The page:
Like most things in life, anything worth having takes a little time and energy, commitment, and a dose of faith. I have learned that what makes a good, connected relationship with your horse isn’t shrouded in a secret; it is intentional, deliberate, and requires practice. I have learned that this comes from a place of not just want but a deep, embedded need and desire. I call it my horse medicine. And when I don’t get my medicine, my world is a little off-kilter. Without it, I am not grounded or steady. I feel off-kilter and not quite right. I have learned that this relationship is not about obligation. It is about giving and receiving equally and freely—an ebb and flow, yin and yang or two halves that complete wholeness.
Critics judge my lifestyle with horses, however, I don’t apologize for my life dedicated to the horse. I have been deemed horse crazy and have lost friends who do not understand it. My life with horses is rooted in a simple human truth: horses comfort me. They extend me the grace and space to be myself that I rarely experience from people. I consider my life with horses such a blessing because horses complement the rest of my life—they make me a better person. Even though research supports the power of touch and the human-horse relationship, far more anecdotal stories and experiences support what we as horse lovers have always known—horses are good for the soul.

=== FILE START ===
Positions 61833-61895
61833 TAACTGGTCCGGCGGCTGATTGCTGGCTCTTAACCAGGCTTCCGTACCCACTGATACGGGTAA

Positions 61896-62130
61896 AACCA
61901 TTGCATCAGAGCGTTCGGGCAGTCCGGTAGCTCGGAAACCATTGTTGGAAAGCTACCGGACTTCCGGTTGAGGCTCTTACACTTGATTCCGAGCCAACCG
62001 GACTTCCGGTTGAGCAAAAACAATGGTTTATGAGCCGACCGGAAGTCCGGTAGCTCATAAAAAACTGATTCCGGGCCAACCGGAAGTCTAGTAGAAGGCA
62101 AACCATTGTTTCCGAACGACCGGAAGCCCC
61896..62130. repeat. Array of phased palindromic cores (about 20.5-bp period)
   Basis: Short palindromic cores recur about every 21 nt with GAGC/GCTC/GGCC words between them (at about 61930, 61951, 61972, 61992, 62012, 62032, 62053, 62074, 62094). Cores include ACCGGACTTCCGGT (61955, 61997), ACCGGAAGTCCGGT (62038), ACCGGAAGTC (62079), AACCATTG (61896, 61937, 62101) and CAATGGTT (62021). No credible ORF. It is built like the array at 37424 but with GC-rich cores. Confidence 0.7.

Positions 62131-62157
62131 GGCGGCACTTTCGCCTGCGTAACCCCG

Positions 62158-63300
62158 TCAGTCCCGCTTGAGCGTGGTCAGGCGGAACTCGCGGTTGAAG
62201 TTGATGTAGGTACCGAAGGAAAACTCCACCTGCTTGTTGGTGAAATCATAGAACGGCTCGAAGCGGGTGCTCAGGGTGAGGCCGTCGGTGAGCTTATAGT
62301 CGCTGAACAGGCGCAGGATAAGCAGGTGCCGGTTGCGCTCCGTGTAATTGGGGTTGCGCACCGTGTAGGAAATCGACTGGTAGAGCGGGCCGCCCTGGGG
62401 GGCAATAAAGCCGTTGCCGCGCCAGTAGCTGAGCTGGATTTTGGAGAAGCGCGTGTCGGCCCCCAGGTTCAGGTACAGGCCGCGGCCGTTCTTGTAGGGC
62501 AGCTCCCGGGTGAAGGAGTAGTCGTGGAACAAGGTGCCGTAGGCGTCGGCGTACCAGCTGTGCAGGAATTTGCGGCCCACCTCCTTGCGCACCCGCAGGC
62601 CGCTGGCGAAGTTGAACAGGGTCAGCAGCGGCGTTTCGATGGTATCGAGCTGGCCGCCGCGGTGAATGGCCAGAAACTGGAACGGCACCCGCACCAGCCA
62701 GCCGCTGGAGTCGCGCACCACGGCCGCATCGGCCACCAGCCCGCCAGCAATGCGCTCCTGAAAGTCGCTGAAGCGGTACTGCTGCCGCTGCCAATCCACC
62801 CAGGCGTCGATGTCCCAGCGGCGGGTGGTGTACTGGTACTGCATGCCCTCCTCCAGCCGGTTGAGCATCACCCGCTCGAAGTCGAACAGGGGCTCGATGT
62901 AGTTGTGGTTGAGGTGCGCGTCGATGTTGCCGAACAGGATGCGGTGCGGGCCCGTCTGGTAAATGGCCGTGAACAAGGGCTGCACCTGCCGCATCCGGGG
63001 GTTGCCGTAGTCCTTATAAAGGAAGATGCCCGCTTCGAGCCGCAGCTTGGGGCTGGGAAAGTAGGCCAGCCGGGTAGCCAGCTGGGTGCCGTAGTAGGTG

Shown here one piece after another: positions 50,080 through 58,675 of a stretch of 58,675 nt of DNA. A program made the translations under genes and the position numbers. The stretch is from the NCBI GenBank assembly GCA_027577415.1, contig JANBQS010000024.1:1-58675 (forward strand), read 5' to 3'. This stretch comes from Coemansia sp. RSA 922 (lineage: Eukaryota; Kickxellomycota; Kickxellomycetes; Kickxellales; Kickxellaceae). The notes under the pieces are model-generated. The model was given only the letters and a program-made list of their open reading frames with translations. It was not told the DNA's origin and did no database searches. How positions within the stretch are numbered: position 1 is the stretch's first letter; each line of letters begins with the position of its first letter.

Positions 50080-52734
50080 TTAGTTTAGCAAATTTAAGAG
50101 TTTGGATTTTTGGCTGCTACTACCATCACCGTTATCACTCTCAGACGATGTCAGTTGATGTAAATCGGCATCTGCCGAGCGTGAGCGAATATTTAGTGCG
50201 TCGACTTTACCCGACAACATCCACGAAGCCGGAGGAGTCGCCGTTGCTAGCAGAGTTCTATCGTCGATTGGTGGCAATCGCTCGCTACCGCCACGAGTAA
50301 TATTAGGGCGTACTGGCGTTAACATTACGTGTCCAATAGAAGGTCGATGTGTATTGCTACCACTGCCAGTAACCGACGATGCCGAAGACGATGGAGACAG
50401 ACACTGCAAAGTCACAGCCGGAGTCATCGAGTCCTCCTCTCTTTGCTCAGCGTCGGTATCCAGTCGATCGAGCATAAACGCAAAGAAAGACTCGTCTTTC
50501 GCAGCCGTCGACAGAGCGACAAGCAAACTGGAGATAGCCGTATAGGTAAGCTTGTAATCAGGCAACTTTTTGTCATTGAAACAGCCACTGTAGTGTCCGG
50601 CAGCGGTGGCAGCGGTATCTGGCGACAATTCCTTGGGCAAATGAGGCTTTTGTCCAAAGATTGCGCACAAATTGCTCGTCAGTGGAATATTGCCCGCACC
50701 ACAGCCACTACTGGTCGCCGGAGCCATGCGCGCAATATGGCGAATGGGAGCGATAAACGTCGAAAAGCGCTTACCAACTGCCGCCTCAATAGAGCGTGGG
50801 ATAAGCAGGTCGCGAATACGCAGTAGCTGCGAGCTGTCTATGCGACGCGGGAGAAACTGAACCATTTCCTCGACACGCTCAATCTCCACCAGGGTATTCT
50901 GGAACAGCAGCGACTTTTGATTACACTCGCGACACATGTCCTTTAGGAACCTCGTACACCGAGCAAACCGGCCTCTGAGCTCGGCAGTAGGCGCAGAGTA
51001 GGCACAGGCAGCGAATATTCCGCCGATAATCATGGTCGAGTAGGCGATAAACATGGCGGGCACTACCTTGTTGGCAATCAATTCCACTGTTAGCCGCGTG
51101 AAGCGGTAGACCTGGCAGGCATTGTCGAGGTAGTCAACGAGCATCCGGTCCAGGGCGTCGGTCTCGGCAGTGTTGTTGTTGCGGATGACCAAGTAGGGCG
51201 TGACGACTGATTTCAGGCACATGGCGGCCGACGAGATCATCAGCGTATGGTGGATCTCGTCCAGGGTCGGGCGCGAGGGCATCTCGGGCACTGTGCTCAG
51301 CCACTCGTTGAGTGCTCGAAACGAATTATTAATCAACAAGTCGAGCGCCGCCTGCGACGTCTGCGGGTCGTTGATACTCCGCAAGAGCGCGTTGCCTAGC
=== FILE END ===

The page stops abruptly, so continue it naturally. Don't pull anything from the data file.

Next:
Pamela L. Maynard, PhD is the "The Passion-Driven Equinologist." I have dedicated my life to the horse by teaching horse owners how to care for themselves and their horse! I wholeheartedly believe that our health is interconnected with the health of our horses. This is my personal invitation for you to join me in my private arena—let's go for a ride down an embodied path of soul-centered horsemanship practices and more at www.conscioushoofbeat.com Listen to the Conscious Hoofbeat Podcast on: https://anchor.fm/conscioushoofbeat Apple Podcasts, Google Podcasts, and Spotify.